Vietnam has a population of nearly 96 million people, which makes it the 14th largest country in the world in terms of population. One third of the population lives in the big cities (Ho Chi Minh, Hanoi and Danang). Almost 60% of the population is 35 years or younger and are highly skilled, friendly, brand aware, and punctual.

The country remains one of the fastest-growing economies in the world with a GDP growth of 6.21% in 2016 and an expected growth between 6.5% and 7% in the upcoming years. These numbers are way higher than the Asian (4.1%) and global (2.4%) average. According to the Boston Consulting Group, the medium and wealthy class will double in size between 2014 and 2020 from 12 to 33 million people. In addition, by 2020, the average income per capita will rise from US $1,400 to US $3,400 per year.

Besides the impressive growth rates, the rising demand for consumer goods and the need for foreign goods and services makes it an attractive country as well. The country knows and open economy with a trade flow of US $340 billion. This is 1.6 times the size of the national GDP and has attracted a total of US $300 billion of registered foreign investments in 2016. These investments have provided millions of jobs and have contributed to innovation and modernization, which has led to a strong economic growth.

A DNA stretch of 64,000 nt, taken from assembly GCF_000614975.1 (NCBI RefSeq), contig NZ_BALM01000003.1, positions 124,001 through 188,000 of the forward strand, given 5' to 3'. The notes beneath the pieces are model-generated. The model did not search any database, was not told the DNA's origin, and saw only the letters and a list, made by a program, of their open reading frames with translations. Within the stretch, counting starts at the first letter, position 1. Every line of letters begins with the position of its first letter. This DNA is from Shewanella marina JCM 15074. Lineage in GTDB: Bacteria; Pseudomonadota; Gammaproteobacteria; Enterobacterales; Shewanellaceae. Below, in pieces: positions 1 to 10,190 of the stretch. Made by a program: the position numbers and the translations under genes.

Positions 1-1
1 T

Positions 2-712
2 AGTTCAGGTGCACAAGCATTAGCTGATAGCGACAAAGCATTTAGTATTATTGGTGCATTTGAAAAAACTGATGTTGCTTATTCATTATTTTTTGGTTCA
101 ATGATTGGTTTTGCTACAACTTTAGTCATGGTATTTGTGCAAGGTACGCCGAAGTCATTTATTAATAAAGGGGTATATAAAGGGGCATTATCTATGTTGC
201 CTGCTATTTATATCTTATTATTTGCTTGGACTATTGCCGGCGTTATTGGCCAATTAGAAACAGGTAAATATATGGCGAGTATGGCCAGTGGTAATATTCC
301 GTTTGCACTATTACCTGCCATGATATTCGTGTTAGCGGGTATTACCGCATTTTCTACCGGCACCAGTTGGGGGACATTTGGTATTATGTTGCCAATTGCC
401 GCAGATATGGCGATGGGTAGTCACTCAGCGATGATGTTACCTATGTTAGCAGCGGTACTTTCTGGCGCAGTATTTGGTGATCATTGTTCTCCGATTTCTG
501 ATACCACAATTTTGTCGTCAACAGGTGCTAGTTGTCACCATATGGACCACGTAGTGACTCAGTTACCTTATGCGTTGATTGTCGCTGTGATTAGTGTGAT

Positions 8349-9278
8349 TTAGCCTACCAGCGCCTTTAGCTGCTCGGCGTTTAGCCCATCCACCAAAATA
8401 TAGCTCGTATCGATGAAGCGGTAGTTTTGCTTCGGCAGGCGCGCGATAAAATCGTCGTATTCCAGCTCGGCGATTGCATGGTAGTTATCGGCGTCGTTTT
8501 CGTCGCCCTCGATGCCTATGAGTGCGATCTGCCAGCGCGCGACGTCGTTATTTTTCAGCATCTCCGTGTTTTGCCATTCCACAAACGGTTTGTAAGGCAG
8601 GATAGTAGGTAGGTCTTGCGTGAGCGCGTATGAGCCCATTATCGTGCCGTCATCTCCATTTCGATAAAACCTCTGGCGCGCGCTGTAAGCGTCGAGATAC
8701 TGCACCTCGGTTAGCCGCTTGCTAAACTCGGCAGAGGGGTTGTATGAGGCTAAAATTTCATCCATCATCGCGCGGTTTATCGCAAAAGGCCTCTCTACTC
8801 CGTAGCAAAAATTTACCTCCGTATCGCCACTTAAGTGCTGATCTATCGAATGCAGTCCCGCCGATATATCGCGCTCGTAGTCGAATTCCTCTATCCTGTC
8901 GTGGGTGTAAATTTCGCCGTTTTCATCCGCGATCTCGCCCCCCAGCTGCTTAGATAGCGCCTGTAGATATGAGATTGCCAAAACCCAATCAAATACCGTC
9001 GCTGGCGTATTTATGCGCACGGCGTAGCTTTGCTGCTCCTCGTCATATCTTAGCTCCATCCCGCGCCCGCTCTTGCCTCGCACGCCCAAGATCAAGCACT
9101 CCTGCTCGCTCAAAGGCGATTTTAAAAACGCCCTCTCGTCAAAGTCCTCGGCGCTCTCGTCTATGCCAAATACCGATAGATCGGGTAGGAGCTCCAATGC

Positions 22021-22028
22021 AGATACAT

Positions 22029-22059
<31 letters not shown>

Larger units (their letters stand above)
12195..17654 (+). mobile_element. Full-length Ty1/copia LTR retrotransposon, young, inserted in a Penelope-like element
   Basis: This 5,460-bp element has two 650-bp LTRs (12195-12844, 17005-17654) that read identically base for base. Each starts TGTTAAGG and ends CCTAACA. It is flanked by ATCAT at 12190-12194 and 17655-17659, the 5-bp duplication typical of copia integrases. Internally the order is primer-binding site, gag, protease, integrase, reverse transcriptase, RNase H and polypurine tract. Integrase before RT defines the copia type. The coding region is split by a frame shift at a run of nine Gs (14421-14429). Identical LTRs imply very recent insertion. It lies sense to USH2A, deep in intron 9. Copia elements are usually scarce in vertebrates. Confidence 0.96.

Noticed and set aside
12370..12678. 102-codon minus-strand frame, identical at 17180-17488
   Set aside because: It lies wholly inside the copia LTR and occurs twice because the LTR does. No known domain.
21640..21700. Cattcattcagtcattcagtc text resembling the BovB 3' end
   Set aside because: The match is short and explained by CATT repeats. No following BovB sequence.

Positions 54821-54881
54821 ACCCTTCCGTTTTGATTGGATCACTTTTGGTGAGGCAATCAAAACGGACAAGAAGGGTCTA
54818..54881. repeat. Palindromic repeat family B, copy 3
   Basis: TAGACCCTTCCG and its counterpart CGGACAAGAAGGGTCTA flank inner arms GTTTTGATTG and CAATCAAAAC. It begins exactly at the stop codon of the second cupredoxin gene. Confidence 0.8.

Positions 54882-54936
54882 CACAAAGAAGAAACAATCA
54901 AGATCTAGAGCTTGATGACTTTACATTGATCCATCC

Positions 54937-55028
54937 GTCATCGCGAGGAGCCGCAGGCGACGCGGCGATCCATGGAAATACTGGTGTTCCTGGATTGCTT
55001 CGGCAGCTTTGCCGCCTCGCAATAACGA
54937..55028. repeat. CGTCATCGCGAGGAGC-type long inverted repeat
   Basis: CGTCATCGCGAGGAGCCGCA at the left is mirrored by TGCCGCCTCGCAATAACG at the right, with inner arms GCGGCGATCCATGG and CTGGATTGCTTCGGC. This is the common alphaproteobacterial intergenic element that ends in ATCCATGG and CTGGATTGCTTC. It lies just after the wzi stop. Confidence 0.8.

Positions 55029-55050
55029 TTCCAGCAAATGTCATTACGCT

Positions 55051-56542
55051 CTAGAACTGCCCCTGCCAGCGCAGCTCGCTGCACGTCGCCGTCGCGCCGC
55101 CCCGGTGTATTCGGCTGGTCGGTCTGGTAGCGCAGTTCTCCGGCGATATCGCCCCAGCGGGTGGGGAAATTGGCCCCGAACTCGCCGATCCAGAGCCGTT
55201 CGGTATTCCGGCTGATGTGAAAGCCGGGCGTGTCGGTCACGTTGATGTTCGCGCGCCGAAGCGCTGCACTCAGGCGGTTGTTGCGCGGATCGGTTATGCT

Investments in technological development is seen as the largest opportunity for boosting GDP growth. Vietnam has a good reputation in science and technology, such as mathematics, IT and specializations in agricultural research and biology. It has invested heavily in infrastructure and successful economic policies that encourage both domestic and international entrepreneurs to start doing business.

The growth in industrial production has led to major environmental problems, such as air and water pollution, deforestation and loss of ecosystem. The focus on short-term results reinforces these problems. Corporate Social Responsibility (CSR) is still not very common in Vietnam. In particular, multinationals put CSR on the map by setting conditions for trade and production and by carrying out CSR-related activities. One of the drivers behind CSR is to position the company positively against the Vietnamese government. CSR is an important business case for these companies to maintain or expand market share in the Vietnamese market.